Health Care Comparison Amanda Rekoutis

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Health Care Comparison

Amanda Rekoutis

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USA Healthcare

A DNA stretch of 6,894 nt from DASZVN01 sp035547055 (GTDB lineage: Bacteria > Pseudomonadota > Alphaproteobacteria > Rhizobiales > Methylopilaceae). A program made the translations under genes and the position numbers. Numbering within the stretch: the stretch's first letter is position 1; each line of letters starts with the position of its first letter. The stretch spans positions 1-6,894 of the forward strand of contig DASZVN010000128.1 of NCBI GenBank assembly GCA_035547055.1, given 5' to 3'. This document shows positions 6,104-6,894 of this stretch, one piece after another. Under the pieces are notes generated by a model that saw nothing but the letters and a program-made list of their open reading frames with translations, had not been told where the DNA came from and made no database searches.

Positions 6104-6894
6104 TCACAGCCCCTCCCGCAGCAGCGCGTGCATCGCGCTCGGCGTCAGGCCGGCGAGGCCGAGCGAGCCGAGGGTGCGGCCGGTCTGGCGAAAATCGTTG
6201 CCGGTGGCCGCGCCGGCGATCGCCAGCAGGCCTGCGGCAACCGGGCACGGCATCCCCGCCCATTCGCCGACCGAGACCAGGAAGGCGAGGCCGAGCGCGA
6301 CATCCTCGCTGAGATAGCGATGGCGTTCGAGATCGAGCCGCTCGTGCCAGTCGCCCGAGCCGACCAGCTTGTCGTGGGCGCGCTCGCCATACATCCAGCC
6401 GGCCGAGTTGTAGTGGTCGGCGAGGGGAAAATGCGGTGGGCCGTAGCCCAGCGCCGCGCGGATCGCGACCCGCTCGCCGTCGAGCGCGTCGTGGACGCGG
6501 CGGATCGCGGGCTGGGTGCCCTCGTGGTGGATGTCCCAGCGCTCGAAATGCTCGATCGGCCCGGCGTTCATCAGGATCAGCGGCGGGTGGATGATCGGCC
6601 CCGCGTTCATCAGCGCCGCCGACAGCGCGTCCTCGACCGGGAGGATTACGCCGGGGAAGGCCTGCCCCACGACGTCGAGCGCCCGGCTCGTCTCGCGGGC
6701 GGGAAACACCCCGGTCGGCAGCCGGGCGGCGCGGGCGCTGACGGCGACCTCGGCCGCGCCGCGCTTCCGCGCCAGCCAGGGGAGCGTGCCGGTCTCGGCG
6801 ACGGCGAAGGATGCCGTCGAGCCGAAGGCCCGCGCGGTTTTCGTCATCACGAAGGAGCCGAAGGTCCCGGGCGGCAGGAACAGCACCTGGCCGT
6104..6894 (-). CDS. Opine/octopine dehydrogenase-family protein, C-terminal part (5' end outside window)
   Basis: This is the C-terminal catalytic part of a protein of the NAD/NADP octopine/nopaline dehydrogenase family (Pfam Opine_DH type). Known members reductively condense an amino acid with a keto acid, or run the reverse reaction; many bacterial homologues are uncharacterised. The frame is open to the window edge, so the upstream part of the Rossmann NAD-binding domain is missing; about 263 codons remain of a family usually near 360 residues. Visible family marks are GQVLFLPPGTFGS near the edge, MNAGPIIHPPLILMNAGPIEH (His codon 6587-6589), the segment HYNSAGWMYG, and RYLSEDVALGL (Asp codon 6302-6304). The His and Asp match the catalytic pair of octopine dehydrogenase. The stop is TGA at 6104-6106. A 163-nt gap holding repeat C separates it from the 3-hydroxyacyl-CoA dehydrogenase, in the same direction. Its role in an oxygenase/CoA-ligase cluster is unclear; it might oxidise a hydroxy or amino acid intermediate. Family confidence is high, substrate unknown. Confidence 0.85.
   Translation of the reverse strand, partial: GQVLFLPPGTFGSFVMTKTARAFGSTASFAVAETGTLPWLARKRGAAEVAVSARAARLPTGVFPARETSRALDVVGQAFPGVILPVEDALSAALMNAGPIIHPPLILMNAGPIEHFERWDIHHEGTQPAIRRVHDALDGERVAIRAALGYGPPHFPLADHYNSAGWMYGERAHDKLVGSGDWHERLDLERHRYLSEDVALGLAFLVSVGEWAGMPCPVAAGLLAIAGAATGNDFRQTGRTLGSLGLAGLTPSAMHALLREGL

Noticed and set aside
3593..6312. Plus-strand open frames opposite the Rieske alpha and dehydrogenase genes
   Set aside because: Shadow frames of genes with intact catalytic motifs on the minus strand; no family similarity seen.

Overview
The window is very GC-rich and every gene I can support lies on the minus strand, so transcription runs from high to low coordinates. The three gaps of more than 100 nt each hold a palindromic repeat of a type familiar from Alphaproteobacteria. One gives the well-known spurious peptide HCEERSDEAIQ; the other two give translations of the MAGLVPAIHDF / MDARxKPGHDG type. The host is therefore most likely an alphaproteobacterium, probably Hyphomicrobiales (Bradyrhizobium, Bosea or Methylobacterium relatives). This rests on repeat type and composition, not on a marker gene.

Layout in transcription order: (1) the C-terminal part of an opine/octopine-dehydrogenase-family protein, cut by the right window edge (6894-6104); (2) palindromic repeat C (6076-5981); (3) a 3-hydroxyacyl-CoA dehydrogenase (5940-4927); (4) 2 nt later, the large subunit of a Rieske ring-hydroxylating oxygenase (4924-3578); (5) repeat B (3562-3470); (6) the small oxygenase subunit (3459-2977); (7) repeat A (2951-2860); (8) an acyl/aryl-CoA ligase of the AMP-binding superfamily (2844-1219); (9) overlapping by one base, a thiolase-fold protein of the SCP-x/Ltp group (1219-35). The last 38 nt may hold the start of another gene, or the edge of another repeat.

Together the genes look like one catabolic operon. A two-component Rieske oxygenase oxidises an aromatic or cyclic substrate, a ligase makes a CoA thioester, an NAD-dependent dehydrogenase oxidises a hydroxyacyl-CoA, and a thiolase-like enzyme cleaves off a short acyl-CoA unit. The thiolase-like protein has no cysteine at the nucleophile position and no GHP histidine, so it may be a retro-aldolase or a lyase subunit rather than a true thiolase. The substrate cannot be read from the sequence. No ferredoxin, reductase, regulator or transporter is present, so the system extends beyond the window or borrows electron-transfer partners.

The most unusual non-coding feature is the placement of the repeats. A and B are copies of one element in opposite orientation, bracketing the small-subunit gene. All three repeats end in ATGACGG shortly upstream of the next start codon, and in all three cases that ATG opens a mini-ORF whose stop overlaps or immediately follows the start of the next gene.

Medicare is an important role in the American healthcare system. It serves more than 40 million beneficiaries in the United States. Medicare is health insurance for people 65 or older, people under 65 with certain disabilities, and people of any age with permanent kidney failure requiring dialysis or a kidney transplant. There are three main parts to Medicare; part A- hospital insurance, part B- medical insurance, and part D- Medicare prescription drug coverage. Part A Medicare helps cover inpatient care in hospitals and skilled nursing facilities, hospices, and home healthcare services. Part B Medicare helps cover doctor’s services, hospital outpatient care, and home health care. It also helps cover some preventive services to help maintain your health and keep illnesses from getting worse. Part D Medicare is an option run by Medicare-approved private insurance companies for prescription drugs. It helps cover the cost of prescription drugs and it might lower the cost of prescription drugs and prevent higher costs in the future. There is one more part to Medicare that you may have noticed is missing; part C. Part C Medicare is an advantage plan, like an HMO or a PPO, this includes parts A and B and sometimes for an extra cost it will include part D.